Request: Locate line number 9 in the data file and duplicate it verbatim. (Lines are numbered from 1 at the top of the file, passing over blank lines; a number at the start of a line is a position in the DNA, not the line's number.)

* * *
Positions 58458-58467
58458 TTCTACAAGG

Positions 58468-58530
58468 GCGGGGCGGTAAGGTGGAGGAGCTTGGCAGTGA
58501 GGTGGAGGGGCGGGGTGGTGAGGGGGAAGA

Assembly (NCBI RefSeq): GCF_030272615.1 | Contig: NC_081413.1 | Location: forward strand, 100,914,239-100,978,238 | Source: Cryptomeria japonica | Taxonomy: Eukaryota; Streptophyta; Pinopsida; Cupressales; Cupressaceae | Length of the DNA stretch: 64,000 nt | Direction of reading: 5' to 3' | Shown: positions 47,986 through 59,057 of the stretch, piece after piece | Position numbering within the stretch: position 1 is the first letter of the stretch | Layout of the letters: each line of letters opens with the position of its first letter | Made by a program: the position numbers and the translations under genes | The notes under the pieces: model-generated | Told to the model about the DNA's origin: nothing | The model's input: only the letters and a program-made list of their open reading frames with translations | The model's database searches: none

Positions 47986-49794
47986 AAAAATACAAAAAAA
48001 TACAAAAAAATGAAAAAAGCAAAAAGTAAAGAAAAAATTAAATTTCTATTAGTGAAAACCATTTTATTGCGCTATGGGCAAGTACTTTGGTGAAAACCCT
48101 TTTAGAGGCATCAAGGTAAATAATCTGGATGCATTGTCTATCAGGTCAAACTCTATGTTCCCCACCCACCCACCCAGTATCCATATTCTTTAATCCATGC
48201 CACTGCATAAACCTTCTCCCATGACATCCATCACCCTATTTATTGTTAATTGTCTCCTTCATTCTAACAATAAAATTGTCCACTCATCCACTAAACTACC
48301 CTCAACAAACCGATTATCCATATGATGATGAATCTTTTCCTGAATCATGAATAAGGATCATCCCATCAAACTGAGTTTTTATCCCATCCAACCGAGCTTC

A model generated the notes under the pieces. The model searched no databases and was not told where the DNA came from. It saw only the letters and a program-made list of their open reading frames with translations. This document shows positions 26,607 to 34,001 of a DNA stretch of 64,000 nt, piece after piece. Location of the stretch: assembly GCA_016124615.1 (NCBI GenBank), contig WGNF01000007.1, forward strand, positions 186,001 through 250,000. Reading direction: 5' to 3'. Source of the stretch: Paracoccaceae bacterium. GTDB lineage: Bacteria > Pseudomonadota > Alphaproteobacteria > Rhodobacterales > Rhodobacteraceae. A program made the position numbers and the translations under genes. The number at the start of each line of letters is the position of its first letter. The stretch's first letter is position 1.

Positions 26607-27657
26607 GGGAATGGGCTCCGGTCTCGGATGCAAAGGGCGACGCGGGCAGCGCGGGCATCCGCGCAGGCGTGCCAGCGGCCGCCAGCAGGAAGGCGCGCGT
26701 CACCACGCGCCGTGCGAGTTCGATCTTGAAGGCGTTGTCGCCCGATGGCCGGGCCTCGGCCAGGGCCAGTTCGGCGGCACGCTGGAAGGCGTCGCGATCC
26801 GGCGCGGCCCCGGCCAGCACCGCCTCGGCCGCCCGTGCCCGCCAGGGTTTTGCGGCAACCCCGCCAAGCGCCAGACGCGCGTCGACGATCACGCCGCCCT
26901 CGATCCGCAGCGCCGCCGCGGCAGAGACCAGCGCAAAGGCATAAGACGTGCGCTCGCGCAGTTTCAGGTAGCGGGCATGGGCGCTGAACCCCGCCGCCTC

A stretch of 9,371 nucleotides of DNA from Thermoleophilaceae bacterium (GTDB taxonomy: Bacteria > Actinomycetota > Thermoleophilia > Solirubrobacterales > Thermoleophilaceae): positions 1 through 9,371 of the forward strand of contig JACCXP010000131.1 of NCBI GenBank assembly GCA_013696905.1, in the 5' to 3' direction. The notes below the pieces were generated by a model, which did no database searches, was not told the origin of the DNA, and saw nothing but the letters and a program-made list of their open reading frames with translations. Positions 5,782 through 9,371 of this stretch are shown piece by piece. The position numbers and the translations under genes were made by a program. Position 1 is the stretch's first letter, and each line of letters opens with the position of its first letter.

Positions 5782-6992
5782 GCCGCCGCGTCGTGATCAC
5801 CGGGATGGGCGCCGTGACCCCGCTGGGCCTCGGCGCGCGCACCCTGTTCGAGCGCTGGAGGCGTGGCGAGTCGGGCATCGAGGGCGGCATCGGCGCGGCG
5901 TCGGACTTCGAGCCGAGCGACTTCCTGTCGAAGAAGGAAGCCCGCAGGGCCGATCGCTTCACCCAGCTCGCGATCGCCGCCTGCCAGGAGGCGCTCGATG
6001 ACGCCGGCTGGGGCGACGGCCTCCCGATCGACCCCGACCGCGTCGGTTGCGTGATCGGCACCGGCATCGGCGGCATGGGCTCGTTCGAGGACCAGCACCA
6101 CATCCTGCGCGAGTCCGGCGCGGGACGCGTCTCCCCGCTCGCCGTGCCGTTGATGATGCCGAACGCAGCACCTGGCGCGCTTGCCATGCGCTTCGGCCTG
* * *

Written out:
48001 TACAAAAAAATGAAAAAAGCAAAAAGTAAAGAAAAAATTAAATTTCTATTAGTGAAAACCATTTTATTGCGCTATGGGCAAGTACTTTGGTGAAAACCCT